Caddyfile macros (or inline includes)


(Captncraig) #1

I feel like this has been discussed before, but I can’t seem to find anything in issues or on here. Maybe I’m bad at search.

Problem statement:

I have a bunch of directives that I want to use in pretty much every server block in a large caddyfile. This includes auth, ip-filters, jwt stuff, common logging and errors, and so forth.

The current way to do it is by using import common.conf in each block, which does work technically. But I really really like having everything in one file. What if I could define a named block and include it later? Wouldn’t that be pretty cool?

A proposed syntax:

macro common {
    gzip
    errors stderr
    ....
}

mydomain.tld {
    root ./somefolder
    common
    ...
}

A few notes:

  1. Syntax is macro name { ... }. Braces are mandatory.
  2. name can be anything, excepting valid directive names.
  3. I have here inclusion by simply using the name in a server block. I don’t feel a new keyword is required or anything like that. Conceptually, I think of it as defining new macro directives on the fly.
  4. Can work with simple token replacement, much like imports currently do. Just have the dispenser save the token stream between the braces and re-inject it as needed.

Positive:

  • It’s awesome! Complicated shared behaviours in one file without copy/paste!
  • I think I could patch this into the current parser pretty easily with minimal impact.

Potentially negative:

  • Could be confusing to read caddyfiles on the internet. I feel this is mitigated by limiting the syntax, not allowing nested macros or arguments or anything like that.
  • Could cause conflicts with future added directives. Maybe a new keyword like use commonStuffto “include” a macro would eliminate that risk (but I like the naked way better)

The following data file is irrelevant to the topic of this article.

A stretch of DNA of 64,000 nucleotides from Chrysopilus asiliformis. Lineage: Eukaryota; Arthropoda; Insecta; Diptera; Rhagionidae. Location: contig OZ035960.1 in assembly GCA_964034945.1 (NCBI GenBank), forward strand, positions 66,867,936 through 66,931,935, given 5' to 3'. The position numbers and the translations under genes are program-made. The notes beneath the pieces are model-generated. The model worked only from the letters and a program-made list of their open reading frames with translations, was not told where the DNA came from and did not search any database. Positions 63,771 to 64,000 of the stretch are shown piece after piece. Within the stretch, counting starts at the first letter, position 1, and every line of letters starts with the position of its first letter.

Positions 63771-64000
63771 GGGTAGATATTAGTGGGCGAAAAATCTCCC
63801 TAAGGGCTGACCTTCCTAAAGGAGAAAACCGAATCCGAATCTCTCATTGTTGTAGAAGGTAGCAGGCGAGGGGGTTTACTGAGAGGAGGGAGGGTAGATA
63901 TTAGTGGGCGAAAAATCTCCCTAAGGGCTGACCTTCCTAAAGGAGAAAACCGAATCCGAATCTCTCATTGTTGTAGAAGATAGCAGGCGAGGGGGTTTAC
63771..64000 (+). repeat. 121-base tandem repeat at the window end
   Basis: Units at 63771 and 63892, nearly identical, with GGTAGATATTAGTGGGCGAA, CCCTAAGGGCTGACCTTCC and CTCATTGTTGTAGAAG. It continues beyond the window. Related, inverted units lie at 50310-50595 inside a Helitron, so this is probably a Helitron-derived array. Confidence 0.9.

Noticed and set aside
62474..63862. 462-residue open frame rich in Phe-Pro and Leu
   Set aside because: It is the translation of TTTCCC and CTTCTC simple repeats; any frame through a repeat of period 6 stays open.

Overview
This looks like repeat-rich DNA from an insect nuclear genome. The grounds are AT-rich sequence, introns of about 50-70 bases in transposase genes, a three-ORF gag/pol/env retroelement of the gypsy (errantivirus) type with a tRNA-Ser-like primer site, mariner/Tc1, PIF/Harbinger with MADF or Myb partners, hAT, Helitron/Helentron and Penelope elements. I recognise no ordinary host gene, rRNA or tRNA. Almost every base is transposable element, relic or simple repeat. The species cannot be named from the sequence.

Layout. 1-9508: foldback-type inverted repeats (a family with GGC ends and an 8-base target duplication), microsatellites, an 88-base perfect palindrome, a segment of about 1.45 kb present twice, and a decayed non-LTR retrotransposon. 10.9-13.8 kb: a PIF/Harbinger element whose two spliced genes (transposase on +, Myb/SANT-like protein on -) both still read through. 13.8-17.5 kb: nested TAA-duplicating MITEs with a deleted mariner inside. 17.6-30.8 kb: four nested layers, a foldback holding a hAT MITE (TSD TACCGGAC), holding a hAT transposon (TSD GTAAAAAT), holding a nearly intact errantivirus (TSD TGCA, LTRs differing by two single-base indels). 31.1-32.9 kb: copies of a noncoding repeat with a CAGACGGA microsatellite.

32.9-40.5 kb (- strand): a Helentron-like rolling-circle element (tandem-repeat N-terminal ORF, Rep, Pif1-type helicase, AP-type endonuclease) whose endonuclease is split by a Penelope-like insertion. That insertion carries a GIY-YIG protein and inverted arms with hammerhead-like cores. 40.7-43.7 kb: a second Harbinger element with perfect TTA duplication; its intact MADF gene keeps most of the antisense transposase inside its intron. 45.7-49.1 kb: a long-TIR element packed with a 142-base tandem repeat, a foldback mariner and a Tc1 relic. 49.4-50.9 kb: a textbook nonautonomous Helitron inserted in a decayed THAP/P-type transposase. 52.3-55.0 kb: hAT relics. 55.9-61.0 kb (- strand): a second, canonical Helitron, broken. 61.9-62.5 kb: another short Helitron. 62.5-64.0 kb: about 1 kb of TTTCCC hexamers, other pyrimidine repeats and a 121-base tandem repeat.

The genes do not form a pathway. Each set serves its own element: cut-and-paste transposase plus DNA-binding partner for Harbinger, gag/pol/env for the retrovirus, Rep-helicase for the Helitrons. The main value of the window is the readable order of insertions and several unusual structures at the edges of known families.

Anyway, thought I’d bring it up. I plan to hack on it a bit, just to see how it ends up looking. Is there any hope you’d include a feature like that @mholt?


(Matt Holt) #2

How about single quotes around it as a literal block name instead of a site label:

'common' {
    ...
}

example.com {
    import common
}

This way the name can be anything, even multiple words as long as double quotes are used around it (although I am not sure I would recommend that) so it is a single token.

In fact we could upgrade the import directive so that it works inside directives too.


(Captncraig) #3

My first reaction is that that could be more confusing. The last thing I’d want is for a new user to see something like that, assume it is a real server block, and then start putting quotes around their server names, and getting nothing served because they inadvertently defined a bunch of macros only.


(Matthew Fay) #4

I like using macro [name] as a top-level directive a la import but with a brace block.

I don’t like having [name] be usable as its own directive. I think import [name] is better. Just have import first look through available inline includes for a match before looking for an actual file to import, it can pull double duty here. Especially if you can use it as a subdirective, which would make the macros even more versatile.


(Matt Holt) #5

What if it was in parentheses instead, as “kind of” a site block:

(common) {